sudo e2fsck -fccky /dev/sdXX # non-destructive read/write test (recommended)

The -k is important, because it saves the previous bad block table, and adds any new bad blocks to that table. Without -k, you loose all of the prior bad block information.

The -fccky parameter...

   -f    Force checking even if the file system seems clean.

   -c    This option causes e2fsck to use badblocks(8) program to do
         a read-only scan of the device in order to find any bad blocks.
         If any bad blocks are found, they are added to the bad block
         inode to prevent them from being allocated to a file or direc‐
         tory.  If this option is specified twice, then the bad block scan
         will be done using a non-destructive read-write test.

   -k    When combined with the -c option, any existing bad blocks in the
         bad blocks list are preserved, and any new bad blocks found by
         running badblocks(8) will be added to the existing bad blocks

   -y    Assume an answer of `yes' to all questions; allows e2fsck to be
         used non-interactively. This option may not be specified at the
         same time as the -n or -p options.
  • IMO the answers talking about doing a bad sector scan or about bad sectors are addressing the less concerning of the problems presented here. The more concerning one is the prefail condition triggered, picked up based on read error rate. Bad sectors are a cause of concern but not always a near-certain sign of imminent failure - the pre-fail condition however, is. In a "hope you have backups because you may not succeed in even getting the data off" sense. May 11, 2021 at 6:54
  • @thomasrutter As I indicate in my answer "you may have a pending HDD failure" and "You also have read errors" and "backup your important files FIRST". Although I didn't check for NCQ errors, between the read errors, and the Current_Pending_Sector count, bad blocking made total sense, to either get a little more life out of the disk, or definitively prove the disk is bad.
    – heynnema
    May 11, 2021 at 14:07

first do not do anything just backup imp files then do other things

$ sudo fdisk -l

List Linux Filesystem Partitions Then scan your Linux disk drive to check for bad sectors/blocks by typing:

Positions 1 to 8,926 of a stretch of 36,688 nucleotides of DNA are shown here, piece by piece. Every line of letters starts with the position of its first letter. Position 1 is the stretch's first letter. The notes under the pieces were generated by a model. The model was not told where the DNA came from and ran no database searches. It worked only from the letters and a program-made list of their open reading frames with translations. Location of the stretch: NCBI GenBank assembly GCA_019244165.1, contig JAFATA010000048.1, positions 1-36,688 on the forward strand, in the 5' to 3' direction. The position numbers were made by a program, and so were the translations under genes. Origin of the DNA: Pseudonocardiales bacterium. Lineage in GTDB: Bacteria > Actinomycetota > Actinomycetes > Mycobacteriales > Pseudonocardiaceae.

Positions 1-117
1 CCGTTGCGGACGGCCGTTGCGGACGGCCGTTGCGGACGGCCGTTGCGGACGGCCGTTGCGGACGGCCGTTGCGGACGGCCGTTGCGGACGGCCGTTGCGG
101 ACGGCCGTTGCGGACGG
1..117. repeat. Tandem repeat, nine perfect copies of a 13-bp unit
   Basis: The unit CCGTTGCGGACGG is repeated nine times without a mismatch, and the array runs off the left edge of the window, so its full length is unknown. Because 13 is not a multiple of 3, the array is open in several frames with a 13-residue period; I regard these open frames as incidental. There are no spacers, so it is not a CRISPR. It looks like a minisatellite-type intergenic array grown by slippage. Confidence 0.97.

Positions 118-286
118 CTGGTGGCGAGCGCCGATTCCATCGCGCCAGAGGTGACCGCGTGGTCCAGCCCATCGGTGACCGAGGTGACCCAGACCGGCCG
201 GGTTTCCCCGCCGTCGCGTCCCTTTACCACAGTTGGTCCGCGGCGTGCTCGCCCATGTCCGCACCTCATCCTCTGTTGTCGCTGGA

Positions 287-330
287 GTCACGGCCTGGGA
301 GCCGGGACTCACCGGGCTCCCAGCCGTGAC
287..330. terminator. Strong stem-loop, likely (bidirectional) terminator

$ sudo badblocks -v /dev/sda10 > badsectors.txt

Scan Hard Disk Bad Sectors in Linux In the command above, badblocks is scanning device /dev/sda10 (remember to specify your actual device)

In case you discover any bad sectors on your disk drive, unmount the disk and instruct the operating system not to write to the reported sectors as follows.

The -l option tells the command to add the block numbers listed in the file specified by filename (badsectors.txt) to the list of bad blocks.

------------ Specifically for ext2/ext3/ext4 file-systems ------------

$ sudo e2fsck -l badsectors.txt /dev/sda10


------------ For other file-systems ------------

$ sudo fsck -l badsectors.txt /dev/sda10
  • User already has this installed.
    – heynnema
    Aug 12, 2020 at 14:36
  • @heynnema i gave another soln to check if any bad blocks or sectors i editted thanks for letting me know pal Aug 12, 2020 at 14:44
  • badblocks should not be run directly. As per man badblocks.
    – heynnema
    Aug 12, 2020 at 15:01
  • e2fsck -l is not recommended, as per man e2fsck.
    – heynnema
    Aug 12, 2020 at 15:30

Your hard drive most probably has a few bad sectors (regions on the surface that cannot be read or written, so they've been marked "bad"). Hard drives with bad sectors are not reliable, generally shouldn't be used as main drives, only for testing/backup/recovery/repair or other professional use.

How important is the data to you? If it is irreplaceable then consider a professional data recovery service. The price can range from $300 to $1000 and up.

If that is not possible see the below guide. Read it twice. After imaging to a new drive, you can use software like iBoysoft Data Recovery to scan the newly cloned drive. The software recovers data in real-time so you would need another drive that would have enough free space. It will recover the files and finds with the names intact but you need to purchase a key for any recovery over 1GB. This is a detailed tutorial.


If someone got the message. Get a new HDD. A few bad sectors are fine but if it starts telling you that your hdd is about to die get it replaced. Backup all your important data and turn off the pc. Then go to Amazon and get a new HDD. Then few days later get it replaced.

I wouldn't use this drive even for simple web browsing.